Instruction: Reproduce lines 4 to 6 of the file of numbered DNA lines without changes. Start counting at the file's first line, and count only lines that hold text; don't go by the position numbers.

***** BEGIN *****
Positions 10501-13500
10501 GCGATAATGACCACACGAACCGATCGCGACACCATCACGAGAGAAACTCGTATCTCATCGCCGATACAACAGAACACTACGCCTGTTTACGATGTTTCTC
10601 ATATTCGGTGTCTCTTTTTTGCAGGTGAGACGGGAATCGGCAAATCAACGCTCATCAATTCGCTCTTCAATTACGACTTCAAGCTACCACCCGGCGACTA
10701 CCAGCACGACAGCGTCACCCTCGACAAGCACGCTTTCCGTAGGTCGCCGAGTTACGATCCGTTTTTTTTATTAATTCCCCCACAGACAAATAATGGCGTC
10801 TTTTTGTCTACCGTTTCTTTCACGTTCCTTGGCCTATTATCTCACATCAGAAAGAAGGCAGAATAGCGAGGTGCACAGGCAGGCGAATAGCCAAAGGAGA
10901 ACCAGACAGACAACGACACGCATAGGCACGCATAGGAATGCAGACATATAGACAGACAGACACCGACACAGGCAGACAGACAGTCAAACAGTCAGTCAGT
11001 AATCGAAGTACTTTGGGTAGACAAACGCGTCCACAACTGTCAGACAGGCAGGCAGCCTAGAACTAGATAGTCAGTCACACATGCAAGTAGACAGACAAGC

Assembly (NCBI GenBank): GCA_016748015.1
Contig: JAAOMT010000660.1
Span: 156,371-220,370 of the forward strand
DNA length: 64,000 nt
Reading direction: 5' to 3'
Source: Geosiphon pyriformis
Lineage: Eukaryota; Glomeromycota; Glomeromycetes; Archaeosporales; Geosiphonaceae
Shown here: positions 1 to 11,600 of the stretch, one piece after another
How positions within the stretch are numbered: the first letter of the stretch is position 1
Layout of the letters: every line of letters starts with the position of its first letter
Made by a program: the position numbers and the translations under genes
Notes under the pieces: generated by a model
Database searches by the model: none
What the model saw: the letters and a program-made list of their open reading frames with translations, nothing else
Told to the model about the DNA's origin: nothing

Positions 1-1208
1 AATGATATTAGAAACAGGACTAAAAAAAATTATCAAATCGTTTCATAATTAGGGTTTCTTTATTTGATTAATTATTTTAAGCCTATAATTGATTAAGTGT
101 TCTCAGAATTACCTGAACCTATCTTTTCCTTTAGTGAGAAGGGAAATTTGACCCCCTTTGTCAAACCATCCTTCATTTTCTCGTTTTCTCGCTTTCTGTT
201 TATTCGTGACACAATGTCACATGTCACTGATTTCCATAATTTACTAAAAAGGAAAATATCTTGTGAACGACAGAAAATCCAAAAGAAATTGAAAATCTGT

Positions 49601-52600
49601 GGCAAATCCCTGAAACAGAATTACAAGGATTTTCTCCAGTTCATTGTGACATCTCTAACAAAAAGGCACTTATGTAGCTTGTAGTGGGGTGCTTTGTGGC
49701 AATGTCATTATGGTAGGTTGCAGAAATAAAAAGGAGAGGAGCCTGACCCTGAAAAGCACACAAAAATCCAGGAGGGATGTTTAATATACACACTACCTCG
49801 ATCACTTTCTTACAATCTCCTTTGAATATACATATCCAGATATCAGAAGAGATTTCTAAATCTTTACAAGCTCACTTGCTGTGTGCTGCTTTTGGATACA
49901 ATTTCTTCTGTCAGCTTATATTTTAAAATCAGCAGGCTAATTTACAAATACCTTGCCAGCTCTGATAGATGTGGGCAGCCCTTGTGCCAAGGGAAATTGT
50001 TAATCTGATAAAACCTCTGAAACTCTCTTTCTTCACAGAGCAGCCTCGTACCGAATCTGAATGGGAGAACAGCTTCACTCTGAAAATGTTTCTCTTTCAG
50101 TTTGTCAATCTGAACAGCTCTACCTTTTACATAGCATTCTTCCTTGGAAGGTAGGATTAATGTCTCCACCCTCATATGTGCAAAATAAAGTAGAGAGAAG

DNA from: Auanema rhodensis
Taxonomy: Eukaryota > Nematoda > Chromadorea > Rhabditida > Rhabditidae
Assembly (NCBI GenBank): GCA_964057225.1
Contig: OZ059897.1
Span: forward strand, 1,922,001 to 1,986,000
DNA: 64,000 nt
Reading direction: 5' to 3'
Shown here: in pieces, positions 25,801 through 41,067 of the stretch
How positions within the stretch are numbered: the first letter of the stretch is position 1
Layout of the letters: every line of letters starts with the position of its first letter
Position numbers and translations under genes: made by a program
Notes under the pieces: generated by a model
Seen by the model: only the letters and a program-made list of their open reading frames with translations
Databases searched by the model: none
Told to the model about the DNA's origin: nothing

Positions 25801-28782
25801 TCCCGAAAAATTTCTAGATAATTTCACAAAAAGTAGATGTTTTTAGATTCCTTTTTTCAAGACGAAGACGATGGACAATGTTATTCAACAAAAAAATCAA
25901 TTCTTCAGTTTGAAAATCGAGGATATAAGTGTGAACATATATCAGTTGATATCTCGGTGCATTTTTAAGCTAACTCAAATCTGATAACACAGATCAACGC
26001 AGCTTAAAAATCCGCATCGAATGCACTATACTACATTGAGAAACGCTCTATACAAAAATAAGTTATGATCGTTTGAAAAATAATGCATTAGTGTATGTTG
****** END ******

10701 CCAGCACGACAGCGTCACCCTCGACAAGCACGCTTTCCGTAGGTCGCCGAGTTACGATCCGTTTTTTTTATTAATTCCCCCACAGACAAATAATGGCGTC
10801 TTTTTGTCTACCGTTTCTTTCACGTTCCTTGGCCTATTATCTCACATCAGAAAGAAGGCAGAATAGCGAGGTGCACAGGCAGGCGAATAGCCAAAGGAGA
10901 ACCAGACAGACAACGACACGCATAGGCACGCATAGGAATGCAGACATATAGACAGACAGACACCGACACAGGCAGACAGACAGTCAAACAGTCAGTCAGT